The Edelman Trust Barometer - And Leadership

A few weeks ago, the Edelman firm released its annual (2018) Trust Barometer. [i]

Each year, Edelman globally tracks the levels of trust in various in various key institutions. Here are some sobering results from this year’s report:

  • Not unsurprisingly, global levels of trust declined in a number of institutions, reflecting a multi year trend. Earlier events contributing to this decline were: a) fear of job loss due to globalization and automation; b) the Great Recession, creating a loss of confidence in traditional authority figures and institutions; and c) the effects of massive global migration.
  • Across the informed public, the United States dropped 23 points, from a ‘trusted country’ to a ‘distrusted country’; it is now only seven points above Russia, which is at the bottom of the list! Edelman stated that this was the steepest, most dramatic general population decline the Trust Barometer has ever measured.
  • In the U.S., trust in NGOs, business, government and the media dropped between five and 14 points. In the same time period, China rose an average of seven points in all these categories.
  • Edelman attributes the significant drop in global trust to the ‘fourth wave’ of eroding confidence: significant loss of confidence in formerly trusted information sources and outlets. To quote Edelman: “Gresham’s Law, based on the 18th- century observation that debased currency drives out the good, is now evident in the realm of information, with fake news crowding out real news.”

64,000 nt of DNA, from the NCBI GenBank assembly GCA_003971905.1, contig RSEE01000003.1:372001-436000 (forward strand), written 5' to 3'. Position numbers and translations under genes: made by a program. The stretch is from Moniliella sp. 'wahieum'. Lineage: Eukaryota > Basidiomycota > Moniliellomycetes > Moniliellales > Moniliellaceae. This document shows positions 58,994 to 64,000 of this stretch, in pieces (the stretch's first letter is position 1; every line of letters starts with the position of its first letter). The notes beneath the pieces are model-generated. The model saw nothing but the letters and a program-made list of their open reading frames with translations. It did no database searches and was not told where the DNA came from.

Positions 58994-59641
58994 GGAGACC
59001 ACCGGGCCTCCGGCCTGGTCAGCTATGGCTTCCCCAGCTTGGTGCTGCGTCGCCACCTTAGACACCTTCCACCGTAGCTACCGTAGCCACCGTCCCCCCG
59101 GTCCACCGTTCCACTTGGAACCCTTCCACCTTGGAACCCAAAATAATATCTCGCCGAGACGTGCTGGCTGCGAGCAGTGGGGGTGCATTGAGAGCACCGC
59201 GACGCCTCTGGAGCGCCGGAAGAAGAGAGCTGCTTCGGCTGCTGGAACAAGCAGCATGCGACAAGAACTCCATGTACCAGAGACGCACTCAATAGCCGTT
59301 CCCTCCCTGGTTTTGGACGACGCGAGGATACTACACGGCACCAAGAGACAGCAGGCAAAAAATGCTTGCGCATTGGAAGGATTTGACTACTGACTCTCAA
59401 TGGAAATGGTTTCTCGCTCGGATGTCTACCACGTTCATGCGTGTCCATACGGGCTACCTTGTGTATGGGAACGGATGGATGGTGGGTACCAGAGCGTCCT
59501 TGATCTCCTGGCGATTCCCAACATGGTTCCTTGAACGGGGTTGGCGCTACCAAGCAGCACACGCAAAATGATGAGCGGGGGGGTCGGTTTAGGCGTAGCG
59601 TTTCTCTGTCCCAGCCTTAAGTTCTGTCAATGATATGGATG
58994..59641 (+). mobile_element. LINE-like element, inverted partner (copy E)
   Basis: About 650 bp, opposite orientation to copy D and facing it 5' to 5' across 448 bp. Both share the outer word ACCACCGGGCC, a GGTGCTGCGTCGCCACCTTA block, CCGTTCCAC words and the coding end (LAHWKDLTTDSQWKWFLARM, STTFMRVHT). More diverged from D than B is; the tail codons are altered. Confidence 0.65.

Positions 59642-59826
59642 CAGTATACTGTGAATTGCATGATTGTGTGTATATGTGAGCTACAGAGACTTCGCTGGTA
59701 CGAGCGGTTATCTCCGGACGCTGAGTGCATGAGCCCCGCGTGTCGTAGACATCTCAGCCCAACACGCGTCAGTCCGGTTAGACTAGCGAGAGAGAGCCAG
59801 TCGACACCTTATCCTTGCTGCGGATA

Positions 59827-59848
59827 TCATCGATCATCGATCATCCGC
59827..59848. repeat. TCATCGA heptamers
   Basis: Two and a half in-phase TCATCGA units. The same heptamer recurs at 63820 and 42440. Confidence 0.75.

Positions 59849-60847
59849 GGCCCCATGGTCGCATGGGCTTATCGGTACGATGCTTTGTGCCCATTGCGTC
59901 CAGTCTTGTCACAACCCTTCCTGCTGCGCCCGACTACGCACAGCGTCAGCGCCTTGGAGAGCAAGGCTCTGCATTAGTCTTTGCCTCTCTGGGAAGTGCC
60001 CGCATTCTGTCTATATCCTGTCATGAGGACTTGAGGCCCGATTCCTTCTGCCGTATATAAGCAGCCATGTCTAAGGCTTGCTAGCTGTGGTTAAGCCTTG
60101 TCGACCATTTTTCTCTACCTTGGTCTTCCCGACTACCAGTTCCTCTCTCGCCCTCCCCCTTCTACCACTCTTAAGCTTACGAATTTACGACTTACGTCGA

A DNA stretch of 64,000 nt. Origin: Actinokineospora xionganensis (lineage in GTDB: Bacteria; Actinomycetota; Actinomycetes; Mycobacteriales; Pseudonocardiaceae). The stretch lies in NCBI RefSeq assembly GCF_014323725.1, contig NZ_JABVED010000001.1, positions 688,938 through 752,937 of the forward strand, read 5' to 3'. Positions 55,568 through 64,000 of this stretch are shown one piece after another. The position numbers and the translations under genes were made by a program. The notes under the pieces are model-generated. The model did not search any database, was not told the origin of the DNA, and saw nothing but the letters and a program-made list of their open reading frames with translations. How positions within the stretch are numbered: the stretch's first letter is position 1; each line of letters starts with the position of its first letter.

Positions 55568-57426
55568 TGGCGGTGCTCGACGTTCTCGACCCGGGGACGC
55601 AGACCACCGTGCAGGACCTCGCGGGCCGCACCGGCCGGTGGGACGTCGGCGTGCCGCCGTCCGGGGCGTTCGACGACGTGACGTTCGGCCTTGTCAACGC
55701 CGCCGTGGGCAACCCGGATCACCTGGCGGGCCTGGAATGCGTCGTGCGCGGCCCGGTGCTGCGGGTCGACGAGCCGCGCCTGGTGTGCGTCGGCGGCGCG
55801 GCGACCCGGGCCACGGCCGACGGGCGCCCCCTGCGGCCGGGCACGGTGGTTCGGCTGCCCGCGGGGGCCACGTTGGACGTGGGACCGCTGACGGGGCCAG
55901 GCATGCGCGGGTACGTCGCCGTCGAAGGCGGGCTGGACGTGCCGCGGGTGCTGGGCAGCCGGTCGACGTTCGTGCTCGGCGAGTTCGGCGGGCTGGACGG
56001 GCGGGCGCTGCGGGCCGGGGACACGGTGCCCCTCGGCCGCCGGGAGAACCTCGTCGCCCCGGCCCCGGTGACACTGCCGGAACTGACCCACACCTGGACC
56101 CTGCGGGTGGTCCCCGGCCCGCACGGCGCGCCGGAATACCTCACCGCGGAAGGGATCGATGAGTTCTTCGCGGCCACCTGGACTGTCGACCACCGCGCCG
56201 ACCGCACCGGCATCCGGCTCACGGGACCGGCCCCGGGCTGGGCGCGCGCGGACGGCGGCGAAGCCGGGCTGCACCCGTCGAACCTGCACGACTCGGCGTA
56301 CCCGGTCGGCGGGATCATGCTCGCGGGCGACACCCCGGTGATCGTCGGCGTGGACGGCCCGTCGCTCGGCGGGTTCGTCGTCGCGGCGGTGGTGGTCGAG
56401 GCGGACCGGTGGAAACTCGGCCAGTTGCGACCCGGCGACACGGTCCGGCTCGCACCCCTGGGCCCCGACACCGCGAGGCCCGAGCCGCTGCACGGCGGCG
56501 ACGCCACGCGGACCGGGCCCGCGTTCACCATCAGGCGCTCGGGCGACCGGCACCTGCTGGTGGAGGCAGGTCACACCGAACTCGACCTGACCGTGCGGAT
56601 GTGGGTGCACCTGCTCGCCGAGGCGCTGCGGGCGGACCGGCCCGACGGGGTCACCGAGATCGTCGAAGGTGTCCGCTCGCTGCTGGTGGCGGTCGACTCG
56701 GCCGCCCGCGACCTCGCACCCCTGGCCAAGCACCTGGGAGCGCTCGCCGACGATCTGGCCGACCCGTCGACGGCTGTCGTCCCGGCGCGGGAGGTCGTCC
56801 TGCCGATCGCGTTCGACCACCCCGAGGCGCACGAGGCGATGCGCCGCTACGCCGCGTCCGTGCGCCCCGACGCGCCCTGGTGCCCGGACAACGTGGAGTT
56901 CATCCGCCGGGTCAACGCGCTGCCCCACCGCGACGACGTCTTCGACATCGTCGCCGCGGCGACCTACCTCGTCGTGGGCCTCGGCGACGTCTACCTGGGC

More information about the scope of Edelman’s sampling methods, and their insights into current state of trust, can be gained by scanning the full report.  For our purposes, let’s reflect on the implications of these statistics for leadership:

  • Edelman’s report shows that the trust decline isn’t limited to the national political climate; almost every sector of the business community has earned its own trust decline by cheating, deceiving and abusing its employees, shareholders and customers, and making the situation worse by covering up the transgression. Examples: Wells Fargo, Equifax, Volkswagen, Uber, Apple, Weinstein and the list goes on.
  • Effective leadership requires trust—trust of the leader by the followers and the reverse.
  • To oversimplify the extensive research on trust, followers trust leaders based on three major criteria: they are competent to perform their jobs, they treat others well and they act with integrity (i.e. the leader is honest and walks her talk). Erosion around of any of these criteria diminishes leader effectiveness.
  • Trust in information conveyed by and to the leader is the primary driver of this trust. If employees and other stakeholders no longer trust the information—being able to distinguish what is true from what is deceptive—leaders can no longer be effective.

The implications of this tragic decline in trust are many.  It will take a very long time to rebuild trust in these institutions. While much can be done at the 1,000-foot level, the work can begin immediately at the one-foot level. Ask yourself the following questions:

  1. Do you trust your employees, co-workers, customers, suppliers and key support institutions (banker, accountant, attorney, etc.)?
  2. Do your employees, co-workers, customer and suppliers trust you? How do you know? When is the last time you asked? How can you find out?
  3. If you have a major trust problem, what can you do about it? You better begin to think about that, because trust problems, unaddressed, will significantly affect your organization’s ability to fulfill its mission.


Your email address will not be published. Required fields are marked *

Plain text

  • No HTML tags allowed.
  • Lines and paragraphs break automatically.
  • Web page addresses and email addresses turn into links automatically.
This question is for testing whether or not you are a human visitor and to prevent automated spam submissions.



Here at Lead Read Today, we endeavor to take an objective (rational, scientific) approach to analyzing leaders and leadership. All opinion pieces will be reviewed for appropriateness, and the opinions shared are solely of the author and not representative of The Ohio State University or any of its affiliates.